For the purposes of this analysis, we will use the government’s higher claim of 148,000 deaths. The vast majority of these deaths were attributed based upon a positive RT-PCR test. The UK Coronavirus Act makes a clear distinction between the virus and the disease. It states:
Coronavirus means severe acute respiratory syndrome coronavirus 2 (SARS-CoV-2); coronavirus disease means COVID-19 (the official designation of the disease which can be caused by coronavirus).
SARS-CoV-2 and COVID-19 are not the same thing. The detected presence of SARS-CoV-2 does not mean the person has or will develop COVID-19.
Therefore the attribution of mortality based solely upon a positive test result in no way proves the person died of COVID-19. The extent to which the disease caused or contributed towards a death is a precise medical assessment. The UK government created a death certification and registration process where this did not occur in an unknown number of cases. We need to know what that number is.
COVID-19 has a distinct presentation that requires careful diagnosis. The uniquesymptoms are severe hypoxemia (low blood oxygen levels), hypercapnia (elevated blood Co2 saturation) and unusually no corresponding loss of respiratory system compliance.
Measurement of gaseous exchange and fluid retention in the lungs appears normal, meanwhile the patient, in serious cases, struggles to breath. This is unlike other influenza like illnesses (ILI’s).
Yet the NHS describe a list of COVID-19 symptoms that could be attributable to any ILI. A high temperature, continuous cough and loss of taste and smell are associated with many. While this is public information, intended to guide our decision to seek medical advice or a test, the list of possible causes expands further given that the NHS state just one of these symptoms possibly indicates COVID-19.
Without precise symptomatic diagnosis, it is difficult to distinguish COVID-19 from a range of other respiratory illnesses. A study from the University of Toronto found:
The symptoms can vary, with some patients remaining asymptomatic, while others present with fever, cough, fatigue, and a host of other symptoms. The symptoms may be similar to patients with influenza or the common cold.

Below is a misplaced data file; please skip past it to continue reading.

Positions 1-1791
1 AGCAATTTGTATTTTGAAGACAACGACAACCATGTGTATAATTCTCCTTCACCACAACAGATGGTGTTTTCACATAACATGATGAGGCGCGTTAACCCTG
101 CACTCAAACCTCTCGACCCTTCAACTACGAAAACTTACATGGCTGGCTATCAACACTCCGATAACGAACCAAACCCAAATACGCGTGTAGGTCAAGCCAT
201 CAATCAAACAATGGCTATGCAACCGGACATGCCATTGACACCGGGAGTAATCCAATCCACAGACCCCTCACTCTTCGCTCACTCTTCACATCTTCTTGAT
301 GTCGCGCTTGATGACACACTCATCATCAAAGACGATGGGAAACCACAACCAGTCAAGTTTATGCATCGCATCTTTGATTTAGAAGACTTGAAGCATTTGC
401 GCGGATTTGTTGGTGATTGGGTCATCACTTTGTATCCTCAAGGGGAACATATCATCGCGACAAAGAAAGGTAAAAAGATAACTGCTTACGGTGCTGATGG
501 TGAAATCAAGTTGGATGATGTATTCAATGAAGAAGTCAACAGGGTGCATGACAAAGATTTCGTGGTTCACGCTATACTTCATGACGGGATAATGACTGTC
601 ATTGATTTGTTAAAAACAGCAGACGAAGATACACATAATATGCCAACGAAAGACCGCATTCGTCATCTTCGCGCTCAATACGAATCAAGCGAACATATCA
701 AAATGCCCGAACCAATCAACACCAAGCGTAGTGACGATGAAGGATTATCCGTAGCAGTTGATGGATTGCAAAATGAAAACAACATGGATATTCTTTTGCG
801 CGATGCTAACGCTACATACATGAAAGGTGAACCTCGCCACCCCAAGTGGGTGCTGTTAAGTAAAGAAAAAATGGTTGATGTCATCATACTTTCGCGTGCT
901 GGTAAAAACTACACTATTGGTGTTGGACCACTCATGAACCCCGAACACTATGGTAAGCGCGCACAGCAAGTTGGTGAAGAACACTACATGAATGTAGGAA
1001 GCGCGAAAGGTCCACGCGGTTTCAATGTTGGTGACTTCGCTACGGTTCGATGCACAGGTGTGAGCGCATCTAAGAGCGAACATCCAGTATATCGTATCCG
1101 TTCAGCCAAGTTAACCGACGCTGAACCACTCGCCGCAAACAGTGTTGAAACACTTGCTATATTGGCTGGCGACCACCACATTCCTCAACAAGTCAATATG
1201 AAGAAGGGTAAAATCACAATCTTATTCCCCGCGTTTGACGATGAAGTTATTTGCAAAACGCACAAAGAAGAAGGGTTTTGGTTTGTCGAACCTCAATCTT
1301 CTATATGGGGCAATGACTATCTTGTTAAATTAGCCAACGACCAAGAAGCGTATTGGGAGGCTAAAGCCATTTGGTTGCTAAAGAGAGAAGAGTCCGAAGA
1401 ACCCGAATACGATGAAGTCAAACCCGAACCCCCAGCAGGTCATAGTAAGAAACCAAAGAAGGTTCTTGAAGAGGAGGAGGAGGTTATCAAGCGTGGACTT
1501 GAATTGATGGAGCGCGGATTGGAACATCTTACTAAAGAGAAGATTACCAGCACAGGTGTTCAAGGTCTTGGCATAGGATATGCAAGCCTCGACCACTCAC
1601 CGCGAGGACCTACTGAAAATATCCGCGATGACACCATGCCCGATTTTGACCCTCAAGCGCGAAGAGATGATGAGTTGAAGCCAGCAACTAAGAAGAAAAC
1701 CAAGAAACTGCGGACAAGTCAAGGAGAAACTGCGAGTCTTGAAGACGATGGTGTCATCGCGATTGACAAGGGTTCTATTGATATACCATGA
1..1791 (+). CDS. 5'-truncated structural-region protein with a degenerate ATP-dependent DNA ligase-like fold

A Cochran Review meta analysis of available studies looked for a clear definition of COVID-19 symptoms. Published in June 2020, the reviewers noted:
The individual signs and symptoms included in this review appear to have very poor diagnostic properties … Based on currently available data, neither absence nor presence of signs or symptoms are accurate enough to rule in or rule out disease.
Even using advanced diagnostics, such as a computer tomography (CT) scan, won’t always provide a clear result. A study attempting to improve differential diagnosis using CT scans found:
Although typical and atypical CT image findings of COVID-19 are reported in current studies, the CT image features of COVID-19 overlap with those of viral pneumonia and other respiratory diseases. Hence, it is difficult to make an exclusive diagnosis.
Regardless of their SARS-CoV-2 test status, without a very accurate diagnosis of symptoms, suspected COVID-19 patients could be suffering from one among a range of ILI’s. Again, a positive test result does not mean the patient died from COVID-19, even if they had corresponding symptoms.
Notifications of Infectious Diseases
In England and Wales it is a legal requirement for all registered medical practitioners to notify their local health authority of any suspected cases of notifiable diseases. The list of Notifiable Infectious Diseases (NOIDS) includes COVID-19. This is not optional.
All diagnosing doctors must complete a NOIDS report upon making a diagnosis. Testing laboratories are also required to notify Public Health England (PHE) of positive tests for notifiable diseases (…more)
The statements, views and opinions expressed in this column are solely those of the author and do not necessarily represent those of The Duran.